Zoe is eleven and she’s tough as nails. She’s taken care of herself for as long as she can remember because the grown-ups in her life have either been gone (her dad) or unreliable (her mom, and her mom’s string of boyfriends).
Zoe knows how to grocery shop, vacuum, scrub toilets, do laundry, drive a stickshift & place bets at the track. What she doesn’t know, is how to be a kid.
Now, Zoe’s Mom is dead and the next person in line to take care of her is an old Uncle she never even knew she had, Uncle Henry. Zoe isn’t expecting much. She figures this new grown-up will probably be just as useless as all the others before him. “What grown-ups said and what they actually did never matched or even came close.”
But this grown-up, this Uncle Henry, he’s different. He’s the first trustworthy adult Zoe has ever met. Sometimes he’s so competent and reliable he makes her really mad – like when he makes her go to school. Zoe’s been in charge of herself for so long it’s hard for her to let Uncle Henry be in charge. And Uncle Henry, he’s been alone for so long it’s hard for him to be in charge of somebody else.
The two of them are independent, moody, stubborn, smart…and they both need a family. So they make one: the street smart, sarcastic, wise-cracking Zoe and the reclusive, grizzly old doctor turned metal sculptor. With their good friends Fred & Bessie, Maud, Father Phillip and Zoe’s teacher Ms. Avery, a stray cat and a mysterious boy – Sugar Hill, North Carolina turns out to be a really fine place to grow up. Author: Clay Carmichael
Another great mystery in the series The Boy Sherlock Holmes. Still stung by having Inspector Lestrade and Scotland Yard take credit for his sleuthing, young Sherlock is determined to find another case to make his name as a great detective.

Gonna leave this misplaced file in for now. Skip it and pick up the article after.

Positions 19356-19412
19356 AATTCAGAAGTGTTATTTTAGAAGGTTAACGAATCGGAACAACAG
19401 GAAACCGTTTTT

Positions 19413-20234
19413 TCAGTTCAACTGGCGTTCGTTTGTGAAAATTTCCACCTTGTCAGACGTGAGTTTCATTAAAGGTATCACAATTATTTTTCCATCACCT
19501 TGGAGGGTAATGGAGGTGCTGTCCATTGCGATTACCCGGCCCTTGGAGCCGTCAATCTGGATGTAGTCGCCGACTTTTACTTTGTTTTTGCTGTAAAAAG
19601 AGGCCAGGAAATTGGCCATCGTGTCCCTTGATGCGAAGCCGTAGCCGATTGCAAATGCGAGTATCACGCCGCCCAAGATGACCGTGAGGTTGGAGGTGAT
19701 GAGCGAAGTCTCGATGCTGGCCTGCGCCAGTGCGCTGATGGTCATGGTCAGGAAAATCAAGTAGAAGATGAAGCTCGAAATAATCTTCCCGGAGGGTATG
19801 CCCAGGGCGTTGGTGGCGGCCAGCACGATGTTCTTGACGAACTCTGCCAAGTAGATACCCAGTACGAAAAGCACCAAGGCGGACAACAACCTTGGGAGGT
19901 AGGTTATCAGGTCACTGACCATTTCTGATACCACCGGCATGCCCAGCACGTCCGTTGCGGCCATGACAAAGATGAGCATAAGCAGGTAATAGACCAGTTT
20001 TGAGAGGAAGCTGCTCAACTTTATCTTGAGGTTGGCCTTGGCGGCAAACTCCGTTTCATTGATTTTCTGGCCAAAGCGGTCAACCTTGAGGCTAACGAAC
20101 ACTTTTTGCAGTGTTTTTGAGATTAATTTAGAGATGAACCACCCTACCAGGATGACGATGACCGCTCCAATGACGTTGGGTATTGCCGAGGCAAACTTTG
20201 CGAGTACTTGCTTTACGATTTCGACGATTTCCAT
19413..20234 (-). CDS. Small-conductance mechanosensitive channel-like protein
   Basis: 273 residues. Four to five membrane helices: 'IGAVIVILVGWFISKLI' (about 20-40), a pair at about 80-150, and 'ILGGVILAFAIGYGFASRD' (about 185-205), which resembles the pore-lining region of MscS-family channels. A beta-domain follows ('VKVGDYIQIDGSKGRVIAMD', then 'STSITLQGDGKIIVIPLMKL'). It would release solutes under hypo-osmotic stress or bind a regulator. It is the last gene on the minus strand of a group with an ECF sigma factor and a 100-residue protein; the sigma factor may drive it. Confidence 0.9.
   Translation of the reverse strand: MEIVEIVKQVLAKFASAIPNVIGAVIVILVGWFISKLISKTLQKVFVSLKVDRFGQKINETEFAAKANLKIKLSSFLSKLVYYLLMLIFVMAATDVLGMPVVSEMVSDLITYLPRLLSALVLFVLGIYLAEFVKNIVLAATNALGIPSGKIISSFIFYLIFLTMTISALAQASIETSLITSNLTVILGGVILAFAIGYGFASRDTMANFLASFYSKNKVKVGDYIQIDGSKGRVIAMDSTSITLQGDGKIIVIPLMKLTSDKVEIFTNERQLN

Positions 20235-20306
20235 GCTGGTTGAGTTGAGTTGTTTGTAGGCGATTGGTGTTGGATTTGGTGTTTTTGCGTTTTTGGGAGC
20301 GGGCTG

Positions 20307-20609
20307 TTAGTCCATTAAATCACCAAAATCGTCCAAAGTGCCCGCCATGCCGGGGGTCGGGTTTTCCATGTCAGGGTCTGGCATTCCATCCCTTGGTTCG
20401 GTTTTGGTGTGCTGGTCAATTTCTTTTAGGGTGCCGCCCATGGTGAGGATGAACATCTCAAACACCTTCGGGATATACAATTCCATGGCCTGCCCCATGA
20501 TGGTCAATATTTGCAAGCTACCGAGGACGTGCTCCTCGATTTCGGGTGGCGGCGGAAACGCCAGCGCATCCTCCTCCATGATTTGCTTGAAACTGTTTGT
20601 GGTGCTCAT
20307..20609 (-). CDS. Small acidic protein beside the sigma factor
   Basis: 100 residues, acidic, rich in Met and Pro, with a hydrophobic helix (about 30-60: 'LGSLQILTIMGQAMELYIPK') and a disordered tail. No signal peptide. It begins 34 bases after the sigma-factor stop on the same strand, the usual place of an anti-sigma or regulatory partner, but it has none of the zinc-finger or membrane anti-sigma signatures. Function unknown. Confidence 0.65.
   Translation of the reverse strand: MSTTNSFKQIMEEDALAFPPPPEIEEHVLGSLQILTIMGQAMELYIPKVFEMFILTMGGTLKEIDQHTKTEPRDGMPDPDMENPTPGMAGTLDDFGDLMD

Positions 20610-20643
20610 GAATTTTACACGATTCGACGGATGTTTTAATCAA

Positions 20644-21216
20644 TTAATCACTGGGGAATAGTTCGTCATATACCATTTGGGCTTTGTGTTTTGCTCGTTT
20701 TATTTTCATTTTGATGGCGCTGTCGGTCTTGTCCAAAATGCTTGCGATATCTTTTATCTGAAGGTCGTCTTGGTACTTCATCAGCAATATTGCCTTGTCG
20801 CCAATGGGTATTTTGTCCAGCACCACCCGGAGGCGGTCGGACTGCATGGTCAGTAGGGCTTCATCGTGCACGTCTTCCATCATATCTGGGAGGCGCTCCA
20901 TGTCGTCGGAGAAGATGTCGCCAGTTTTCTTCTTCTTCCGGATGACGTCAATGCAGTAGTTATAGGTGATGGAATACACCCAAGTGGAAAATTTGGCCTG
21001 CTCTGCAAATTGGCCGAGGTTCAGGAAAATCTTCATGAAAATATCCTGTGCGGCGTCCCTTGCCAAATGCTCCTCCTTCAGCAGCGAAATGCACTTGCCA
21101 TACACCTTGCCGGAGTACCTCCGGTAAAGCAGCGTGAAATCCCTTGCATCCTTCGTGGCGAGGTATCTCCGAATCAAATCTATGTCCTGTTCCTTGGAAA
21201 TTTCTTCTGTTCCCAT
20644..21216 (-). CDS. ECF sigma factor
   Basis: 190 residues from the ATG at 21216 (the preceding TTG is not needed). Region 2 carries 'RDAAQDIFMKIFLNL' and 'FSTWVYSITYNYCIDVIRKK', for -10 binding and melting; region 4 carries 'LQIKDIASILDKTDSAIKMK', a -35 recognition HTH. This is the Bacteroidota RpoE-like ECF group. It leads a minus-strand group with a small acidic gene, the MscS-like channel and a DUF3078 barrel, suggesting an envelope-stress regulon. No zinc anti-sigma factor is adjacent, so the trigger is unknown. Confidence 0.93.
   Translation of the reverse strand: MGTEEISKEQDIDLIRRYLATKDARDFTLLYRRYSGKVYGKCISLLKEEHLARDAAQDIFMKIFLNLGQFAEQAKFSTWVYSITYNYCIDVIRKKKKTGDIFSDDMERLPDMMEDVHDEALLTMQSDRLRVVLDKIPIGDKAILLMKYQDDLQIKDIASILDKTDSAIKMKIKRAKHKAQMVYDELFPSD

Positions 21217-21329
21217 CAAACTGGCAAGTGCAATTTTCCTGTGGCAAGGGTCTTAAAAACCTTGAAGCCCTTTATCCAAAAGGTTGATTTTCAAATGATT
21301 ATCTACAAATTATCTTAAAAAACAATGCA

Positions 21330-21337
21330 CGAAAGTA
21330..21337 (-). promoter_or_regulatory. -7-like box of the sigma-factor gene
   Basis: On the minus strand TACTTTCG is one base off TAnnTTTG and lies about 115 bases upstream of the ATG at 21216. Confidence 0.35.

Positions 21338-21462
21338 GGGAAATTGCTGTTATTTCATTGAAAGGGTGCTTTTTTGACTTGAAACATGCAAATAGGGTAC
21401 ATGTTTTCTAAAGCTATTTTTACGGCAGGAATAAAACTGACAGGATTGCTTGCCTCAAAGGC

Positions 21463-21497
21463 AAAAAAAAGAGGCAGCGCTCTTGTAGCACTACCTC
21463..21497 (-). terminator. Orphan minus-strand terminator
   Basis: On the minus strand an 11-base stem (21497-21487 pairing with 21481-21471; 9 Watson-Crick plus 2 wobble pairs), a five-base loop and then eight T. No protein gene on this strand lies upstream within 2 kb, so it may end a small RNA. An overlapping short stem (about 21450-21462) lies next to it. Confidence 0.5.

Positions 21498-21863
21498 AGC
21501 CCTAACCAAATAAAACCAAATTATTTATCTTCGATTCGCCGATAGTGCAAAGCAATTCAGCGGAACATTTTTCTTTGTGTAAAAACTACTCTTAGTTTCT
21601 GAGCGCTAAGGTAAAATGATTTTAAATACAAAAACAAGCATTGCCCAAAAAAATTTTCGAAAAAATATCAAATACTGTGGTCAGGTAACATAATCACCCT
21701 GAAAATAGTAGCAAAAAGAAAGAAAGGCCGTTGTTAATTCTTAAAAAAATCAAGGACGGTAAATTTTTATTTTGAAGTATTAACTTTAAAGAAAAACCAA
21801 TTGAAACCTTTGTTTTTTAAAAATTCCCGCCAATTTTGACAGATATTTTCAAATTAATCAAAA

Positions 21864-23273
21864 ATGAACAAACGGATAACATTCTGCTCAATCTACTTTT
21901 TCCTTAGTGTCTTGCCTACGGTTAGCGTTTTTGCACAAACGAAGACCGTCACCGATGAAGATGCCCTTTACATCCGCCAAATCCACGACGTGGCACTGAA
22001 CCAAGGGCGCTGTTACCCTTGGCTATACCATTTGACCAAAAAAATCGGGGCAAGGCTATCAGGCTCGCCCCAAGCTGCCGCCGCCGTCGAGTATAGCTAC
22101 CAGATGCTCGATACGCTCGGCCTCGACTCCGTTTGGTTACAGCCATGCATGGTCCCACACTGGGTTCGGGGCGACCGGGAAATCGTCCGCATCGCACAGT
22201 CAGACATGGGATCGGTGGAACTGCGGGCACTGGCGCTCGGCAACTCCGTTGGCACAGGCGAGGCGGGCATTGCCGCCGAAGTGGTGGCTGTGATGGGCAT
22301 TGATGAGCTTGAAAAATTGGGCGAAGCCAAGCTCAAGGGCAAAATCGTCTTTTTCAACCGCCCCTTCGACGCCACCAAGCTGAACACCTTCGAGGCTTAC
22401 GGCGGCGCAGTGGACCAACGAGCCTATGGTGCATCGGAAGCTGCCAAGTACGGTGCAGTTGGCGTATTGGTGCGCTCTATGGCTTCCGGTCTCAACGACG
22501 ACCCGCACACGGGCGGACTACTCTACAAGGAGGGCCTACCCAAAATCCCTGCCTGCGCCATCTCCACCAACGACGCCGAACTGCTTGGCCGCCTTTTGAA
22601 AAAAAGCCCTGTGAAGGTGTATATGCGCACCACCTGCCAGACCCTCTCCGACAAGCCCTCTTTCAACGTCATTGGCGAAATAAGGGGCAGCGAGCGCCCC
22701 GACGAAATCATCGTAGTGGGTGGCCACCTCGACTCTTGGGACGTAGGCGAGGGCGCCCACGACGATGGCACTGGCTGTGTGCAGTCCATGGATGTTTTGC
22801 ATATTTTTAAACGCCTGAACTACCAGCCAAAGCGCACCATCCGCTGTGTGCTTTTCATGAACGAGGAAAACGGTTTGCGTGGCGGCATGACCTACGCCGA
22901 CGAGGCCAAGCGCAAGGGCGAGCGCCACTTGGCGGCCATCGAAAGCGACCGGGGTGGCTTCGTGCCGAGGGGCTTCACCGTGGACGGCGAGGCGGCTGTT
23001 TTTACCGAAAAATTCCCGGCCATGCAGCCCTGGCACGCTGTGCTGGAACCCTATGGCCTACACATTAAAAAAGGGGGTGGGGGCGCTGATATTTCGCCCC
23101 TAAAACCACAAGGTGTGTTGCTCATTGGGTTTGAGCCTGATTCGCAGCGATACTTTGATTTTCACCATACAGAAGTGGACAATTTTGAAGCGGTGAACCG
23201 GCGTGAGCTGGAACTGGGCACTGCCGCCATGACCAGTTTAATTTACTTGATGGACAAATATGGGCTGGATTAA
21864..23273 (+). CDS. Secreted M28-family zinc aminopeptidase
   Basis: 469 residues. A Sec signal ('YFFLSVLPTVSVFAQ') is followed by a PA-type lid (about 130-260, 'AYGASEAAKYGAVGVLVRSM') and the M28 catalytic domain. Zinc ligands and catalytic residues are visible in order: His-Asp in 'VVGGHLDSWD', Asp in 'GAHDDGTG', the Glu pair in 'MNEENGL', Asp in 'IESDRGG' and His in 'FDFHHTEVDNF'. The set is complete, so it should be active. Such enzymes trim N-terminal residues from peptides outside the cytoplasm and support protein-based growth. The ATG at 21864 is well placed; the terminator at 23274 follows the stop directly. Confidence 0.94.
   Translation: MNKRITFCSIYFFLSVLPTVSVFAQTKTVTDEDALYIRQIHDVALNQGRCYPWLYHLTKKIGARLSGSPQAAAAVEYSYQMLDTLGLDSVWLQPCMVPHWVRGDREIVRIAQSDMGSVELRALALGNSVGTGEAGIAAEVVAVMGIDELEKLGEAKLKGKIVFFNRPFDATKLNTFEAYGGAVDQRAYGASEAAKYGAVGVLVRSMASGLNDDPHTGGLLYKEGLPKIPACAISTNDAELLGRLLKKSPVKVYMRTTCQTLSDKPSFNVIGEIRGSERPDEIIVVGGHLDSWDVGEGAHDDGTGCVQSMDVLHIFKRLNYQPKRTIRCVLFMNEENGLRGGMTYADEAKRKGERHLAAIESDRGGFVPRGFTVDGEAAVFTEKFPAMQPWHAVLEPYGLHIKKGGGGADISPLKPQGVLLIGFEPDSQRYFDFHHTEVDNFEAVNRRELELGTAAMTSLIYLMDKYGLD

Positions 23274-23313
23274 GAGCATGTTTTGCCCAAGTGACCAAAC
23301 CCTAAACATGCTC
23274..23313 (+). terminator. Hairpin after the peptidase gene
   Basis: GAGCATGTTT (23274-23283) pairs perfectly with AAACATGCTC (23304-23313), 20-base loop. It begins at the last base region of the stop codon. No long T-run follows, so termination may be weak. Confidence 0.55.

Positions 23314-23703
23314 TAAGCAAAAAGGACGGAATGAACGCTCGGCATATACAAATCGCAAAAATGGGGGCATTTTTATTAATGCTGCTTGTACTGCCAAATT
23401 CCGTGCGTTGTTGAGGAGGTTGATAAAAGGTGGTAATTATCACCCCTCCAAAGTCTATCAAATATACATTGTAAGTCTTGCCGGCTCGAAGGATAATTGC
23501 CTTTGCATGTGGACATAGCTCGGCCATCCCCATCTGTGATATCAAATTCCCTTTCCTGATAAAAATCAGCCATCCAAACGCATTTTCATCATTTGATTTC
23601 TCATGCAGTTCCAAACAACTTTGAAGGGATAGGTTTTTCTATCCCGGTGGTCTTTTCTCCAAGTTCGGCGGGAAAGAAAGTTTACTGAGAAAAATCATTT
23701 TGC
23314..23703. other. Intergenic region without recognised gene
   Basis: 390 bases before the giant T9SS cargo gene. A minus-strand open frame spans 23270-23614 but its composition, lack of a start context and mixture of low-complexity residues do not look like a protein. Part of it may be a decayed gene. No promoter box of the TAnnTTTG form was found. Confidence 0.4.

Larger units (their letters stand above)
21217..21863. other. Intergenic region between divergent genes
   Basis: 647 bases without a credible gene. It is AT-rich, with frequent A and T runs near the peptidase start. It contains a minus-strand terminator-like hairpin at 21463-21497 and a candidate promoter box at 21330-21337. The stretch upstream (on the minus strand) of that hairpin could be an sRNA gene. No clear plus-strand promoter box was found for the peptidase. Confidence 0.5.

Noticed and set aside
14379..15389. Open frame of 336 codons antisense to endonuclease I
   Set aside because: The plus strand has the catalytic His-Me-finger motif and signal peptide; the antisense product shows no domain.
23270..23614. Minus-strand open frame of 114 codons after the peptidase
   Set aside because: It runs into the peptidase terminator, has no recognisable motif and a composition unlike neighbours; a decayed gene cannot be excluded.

When a beautiful rich girl vanishes in broad daylight without a trace…no witnesses…no ransom note…no nothing, Sherlock knows this is the case that will prove his worth. The problem? Where to start. After 2 1/2 months of waiting a ransom note is finally delivered to the girl’s family and revealed by Inspector Lestrade, a note Sherlock scrutinizes from afar. When Lestrade holds the note up, the sun shines through the paper. Sherlock notices a faint watermark on the paper – this is his first clue. (A watermark is a picture or logo impressed on paper when the paper is made. It is very faint, in fact, you can’t see it until the paper is held up to the light. The watermark lets the buyer know who manufactured the paper.)
As usual Lestrade is none to happy to have Sherlock around. To make things really interesting, Lestrade’s son becomes Sherlock’s reluctant ally and Irene Doyle remains Sherlock’s reluctant friend. Sherlock still can’t find the nerve to apologize to her and continues to believe that he is better off without her as an ally, a sleuthing partner, or a friend. Like Mr. Incredible, he works alone. Sometimes, geniuses can be really dumb! Author: Shane Peacock